A study done at Stanford University and the University of Cambridge reveals that molecular data obtained from breast cancer cells may be used to predict the recurrence of cancer in patients. This study was published in journal Nature on 13 March 2019.
Cancer is one of the deadliest diseases. People who have recovered or fought against cancer always live in fear of relapsing. There are 11 types of breast cancer and all of them have a different risk of returning.
Scientists have now developed a tool which can accurately predict the time when cancer may likely return in breast cancer survival patients. According to the study, the molecular data can be used to anticipate which patients are at high risk of relapsing even years after their diagnosis.
For this study, scientists studied a medical history of about 3000 women diagnosed with breast cancer. They studied to know when and where specific breast cancer types are likely to spread after their first successful treatment.
Scientists developed a computer model that identified tumor subgroups, which have a high risk of recurrence as well as that are less likely to recur. The model provides the chronology of a patient’s disease and is based on a genome-driven classification scheme.
During the course of the study, scientists identified one of the most aggressive cancers known as “triple negative” cancer. They are considered as one of the difficult forms of cancer to be treated.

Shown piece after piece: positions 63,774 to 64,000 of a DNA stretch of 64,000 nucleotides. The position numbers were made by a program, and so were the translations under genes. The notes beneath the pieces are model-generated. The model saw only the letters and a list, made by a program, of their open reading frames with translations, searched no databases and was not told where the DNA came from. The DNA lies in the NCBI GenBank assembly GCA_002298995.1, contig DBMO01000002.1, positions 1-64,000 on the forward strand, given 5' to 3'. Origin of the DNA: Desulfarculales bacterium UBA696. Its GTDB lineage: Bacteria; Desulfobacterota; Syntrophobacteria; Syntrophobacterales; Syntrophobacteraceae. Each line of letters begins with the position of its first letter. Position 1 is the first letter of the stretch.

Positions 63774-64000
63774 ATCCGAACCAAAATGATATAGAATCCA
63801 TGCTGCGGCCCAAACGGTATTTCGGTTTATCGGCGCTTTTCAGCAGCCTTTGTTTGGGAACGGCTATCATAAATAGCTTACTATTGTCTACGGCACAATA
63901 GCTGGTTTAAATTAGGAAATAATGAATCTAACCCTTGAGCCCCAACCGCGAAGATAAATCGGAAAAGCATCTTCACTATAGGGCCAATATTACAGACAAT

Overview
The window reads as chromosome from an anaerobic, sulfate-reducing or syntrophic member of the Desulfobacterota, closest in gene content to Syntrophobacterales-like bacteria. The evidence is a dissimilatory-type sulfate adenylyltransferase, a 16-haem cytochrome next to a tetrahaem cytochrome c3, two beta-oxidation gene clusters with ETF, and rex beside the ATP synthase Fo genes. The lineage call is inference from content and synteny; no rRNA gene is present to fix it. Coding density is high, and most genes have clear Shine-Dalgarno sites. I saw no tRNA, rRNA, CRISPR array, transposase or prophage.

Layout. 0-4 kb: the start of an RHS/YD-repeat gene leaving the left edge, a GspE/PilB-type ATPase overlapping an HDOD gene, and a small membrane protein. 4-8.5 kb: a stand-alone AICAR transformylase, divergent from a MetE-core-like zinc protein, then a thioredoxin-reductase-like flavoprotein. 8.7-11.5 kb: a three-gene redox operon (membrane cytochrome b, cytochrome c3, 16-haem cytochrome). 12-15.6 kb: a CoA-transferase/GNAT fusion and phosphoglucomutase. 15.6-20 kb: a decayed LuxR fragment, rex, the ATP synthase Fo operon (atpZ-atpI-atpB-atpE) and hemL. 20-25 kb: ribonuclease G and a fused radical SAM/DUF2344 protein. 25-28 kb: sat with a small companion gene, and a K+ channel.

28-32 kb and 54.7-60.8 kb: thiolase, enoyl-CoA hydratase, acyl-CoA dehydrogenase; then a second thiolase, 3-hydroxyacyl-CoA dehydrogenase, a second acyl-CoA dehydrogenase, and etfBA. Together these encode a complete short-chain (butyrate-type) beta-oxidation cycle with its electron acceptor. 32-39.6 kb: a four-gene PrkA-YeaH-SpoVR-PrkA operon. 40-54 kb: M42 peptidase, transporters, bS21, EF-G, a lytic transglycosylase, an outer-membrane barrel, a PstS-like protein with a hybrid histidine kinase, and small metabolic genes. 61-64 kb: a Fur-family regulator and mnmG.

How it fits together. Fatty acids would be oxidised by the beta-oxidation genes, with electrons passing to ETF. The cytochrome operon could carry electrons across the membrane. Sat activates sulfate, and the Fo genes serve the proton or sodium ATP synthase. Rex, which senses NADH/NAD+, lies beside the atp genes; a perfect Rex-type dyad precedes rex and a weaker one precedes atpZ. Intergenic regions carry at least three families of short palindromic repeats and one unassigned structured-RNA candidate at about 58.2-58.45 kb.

The researchers also found that in about 25% of women with estrogen receptor positive cancer, there is a 42-55% chance of the tumor to return within 20 years. There is a high risk of relapse. The researchers were able to understand and learn where and when in the body certain breast cancers are likely to spread.
The current factors used by doctors and physicians to predict the recurrence of cancer among survival patients is the size and grade of the tumor at diagnosis, the degree of lymph node involvement and the age of the patient.
Scientists hope that with the help of the research tool, the doctors can test and guide treatment recommendations for treating breast cancer.
Oscar Rueda, one of the lead authors of the study said, “We’ve shown that the molecular nature of a woman’s breast cancer determines how their disease could progress, not just for the first five years, but also later, even if it comes back.”
The study discovered that scientists could predict the course of the disease at different points during a patient’s clinical follow-up. Scientists also found that the subgroups displayed different patterns of recurrence in terms of timings and sites of spread.
The scientists are further planning to do more advanced research in improving the outcomes of these patient subgroups who are at high risk of recurrence with the help of new therapies. They are also planning on doing clinical trials for this study.
This research is the first of its kind to study the rates and routes of breast cancer spreads.